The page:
Characterization and Application of Natural Light-Sensitive Proteins

  • Jens Looser
  • Georg Nagel
Conference paper

Light is essential to life as the primary source of energy, but it is also sensed by many organisms to gain information about the environment. For this second purpose, several photoreceptors evolved in nature, among them the rhodopsins and the blue-light sensors. Rhodopsins are found not only in the animal kingdom but also in prokaryotes, Archaea, and green algae—so far, however, not in higher plants. The UV/blue-light-sensing photoreceptors for phototropism and photomorphogen-esis in plants were found to be flavoproteins, of which homologues were found in all kingdoms. Although the signaling chains initiated by these photoreceptors in their natural cellular environment still have to be worked out, especially in plants, some of these photoreceptors could be successfully transplanted to other organisms to act as light-regulated molecular tools. Here we describe briefly the properties of and applications for type I rhodopsins and a photoactivated adenylyl cyclase (PAC), a flavoprotein from Euglena gracilis.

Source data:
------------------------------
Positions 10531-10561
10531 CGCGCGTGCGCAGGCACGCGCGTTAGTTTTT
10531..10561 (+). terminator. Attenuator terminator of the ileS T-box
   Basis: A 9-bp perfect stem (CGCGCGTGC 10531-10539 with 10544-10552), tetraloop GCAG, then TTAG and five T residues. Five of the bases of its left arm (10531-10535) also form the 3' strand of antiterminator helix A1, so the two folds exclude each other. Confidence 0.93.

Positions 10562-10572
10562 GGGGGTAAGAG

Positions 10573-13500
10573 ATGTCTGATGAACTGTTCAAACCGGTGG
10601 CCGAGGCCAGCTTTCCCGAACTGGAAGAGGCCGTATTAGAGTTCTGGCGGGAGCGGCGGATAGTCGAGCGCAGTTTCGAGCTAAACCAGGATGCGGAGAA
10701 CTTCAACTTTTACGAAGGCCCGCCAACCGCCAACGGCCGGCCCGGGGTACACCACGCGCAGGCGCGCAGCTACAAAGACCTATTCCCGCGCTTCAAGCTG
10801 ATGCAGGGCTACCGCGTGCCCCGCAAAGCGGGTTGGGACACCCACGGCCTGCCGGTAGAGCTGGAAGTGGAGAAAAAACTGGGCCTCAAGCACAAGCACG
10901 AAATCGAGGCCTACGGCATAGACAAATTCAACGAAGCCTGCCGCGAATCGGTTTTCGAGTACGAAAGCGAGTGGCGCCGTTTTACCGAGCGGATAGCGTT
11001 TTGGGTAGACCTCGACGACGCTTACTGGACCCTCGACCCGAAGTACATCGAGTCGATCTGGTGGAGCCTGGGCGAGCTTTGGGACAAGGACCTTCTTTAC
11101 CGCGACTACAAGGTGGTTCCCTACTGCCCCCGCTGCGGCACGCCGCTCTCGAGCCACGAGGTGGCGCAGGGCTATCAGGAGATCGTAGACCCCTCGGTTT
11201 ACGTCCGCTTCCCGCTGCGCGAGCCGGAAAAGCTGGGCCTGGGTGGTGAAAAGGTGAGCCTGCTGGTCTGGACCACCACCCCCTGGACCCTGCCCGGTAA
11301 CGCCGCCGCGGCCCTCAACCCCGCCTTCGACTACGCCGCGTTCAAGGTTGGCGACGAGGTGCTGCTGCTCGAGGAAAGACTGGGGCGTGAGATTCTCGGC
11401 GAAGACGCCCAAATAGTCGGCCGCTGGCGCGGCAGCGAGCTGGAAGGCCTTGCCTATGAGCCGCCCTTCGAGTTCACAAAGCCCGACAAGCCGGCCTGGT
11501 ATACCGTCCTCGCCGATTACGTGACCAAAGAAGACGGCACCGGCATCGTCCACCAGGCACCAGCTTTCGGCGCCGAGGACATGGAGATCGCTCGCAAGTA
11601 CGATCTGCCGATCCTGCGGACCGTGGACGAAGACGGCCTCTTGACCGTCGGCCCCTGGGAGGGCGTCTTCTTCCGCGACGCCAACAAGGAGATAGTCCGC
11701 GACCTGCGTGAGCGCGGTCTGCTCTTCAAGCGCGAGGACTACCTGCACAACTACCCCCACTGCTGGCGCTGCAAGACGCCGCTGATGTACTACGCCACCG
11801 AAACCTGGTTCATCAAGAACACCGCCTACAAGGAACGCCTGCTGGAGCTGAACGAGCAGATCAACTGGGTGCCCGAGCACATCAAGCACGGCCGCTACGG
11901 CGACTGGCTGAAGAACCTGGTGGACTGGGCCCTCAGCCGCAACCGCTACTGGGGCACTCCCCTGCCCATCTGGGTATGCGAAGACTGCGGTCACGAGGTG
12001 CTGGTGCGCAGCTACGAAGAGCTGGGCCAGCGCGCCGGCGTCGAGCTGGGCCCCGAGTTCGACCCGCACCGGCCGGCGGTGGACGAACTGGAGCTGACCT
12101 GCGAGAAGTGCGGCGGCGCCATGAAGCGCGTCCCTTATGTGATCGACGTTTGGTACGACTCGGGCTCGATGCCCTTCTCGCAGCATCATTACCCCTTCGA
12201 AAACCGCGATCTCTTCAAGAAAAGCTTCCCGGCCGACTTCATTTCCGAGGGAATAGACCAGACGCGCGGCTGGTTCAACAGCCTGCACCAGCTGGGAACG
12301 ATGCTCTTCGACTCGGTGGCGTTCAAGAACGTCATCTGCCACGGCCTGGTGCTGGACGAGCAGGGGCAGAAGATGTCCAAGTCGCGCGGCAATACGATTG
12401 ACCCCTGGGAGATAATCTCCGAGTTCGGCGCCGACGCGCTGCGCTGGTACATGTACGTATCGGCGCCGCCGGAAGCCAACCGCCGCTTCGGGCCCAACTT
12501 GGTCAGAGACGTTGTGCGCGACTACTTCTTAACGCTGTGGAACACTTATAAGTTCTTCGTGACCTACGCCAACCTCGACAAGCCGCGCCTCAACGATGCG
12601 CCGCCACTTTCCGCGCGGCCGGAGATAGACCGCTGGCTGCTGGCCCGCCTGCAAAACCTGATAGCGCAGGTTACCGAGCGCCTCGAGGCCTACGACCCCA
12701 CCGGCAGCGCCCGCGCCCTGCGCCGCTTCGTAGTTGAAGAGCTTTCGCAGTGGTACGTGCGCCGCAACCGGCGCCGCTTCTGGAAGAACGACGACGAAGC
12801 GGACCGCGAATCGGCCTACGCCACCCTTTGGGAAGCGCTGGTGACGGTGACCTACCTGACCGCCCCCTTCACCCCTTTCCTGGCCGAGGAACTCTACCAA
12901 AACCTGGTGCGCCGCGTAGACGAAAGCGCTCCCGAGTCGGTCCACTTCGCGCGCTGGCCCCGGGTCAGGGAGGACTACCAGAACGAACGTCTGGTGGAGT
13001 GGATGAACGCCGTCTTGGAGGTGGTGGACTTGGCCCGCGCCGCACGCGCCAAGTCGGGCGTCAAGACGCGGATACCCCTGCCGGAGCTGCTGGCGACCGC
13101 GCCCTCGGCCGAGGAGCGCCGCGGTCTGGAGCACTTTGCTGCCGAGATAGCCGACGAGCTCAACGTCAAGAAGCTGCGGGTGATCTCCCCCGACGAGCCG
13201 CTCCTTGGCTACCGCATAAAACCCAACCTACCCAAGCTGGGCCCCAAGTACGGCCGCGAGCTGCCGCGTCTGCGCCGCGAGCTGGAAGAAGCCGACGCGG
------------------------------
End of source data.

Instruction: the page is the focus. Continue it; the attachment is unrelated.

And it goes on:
Cystic Fibrosis Transmembrane Conductance Regulator Flavin Adenine Dinucleotide Light Flash Schizosaccharomyces Pombe Flavin Adenine Dinucleotide 
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Copyright information

© Springer 2009

Authors and Affiliations

  • Jens Looser
    • 1
  • Georg Nagel
    • 1
  1. 1.University WuerzburgWuerzburgGermany

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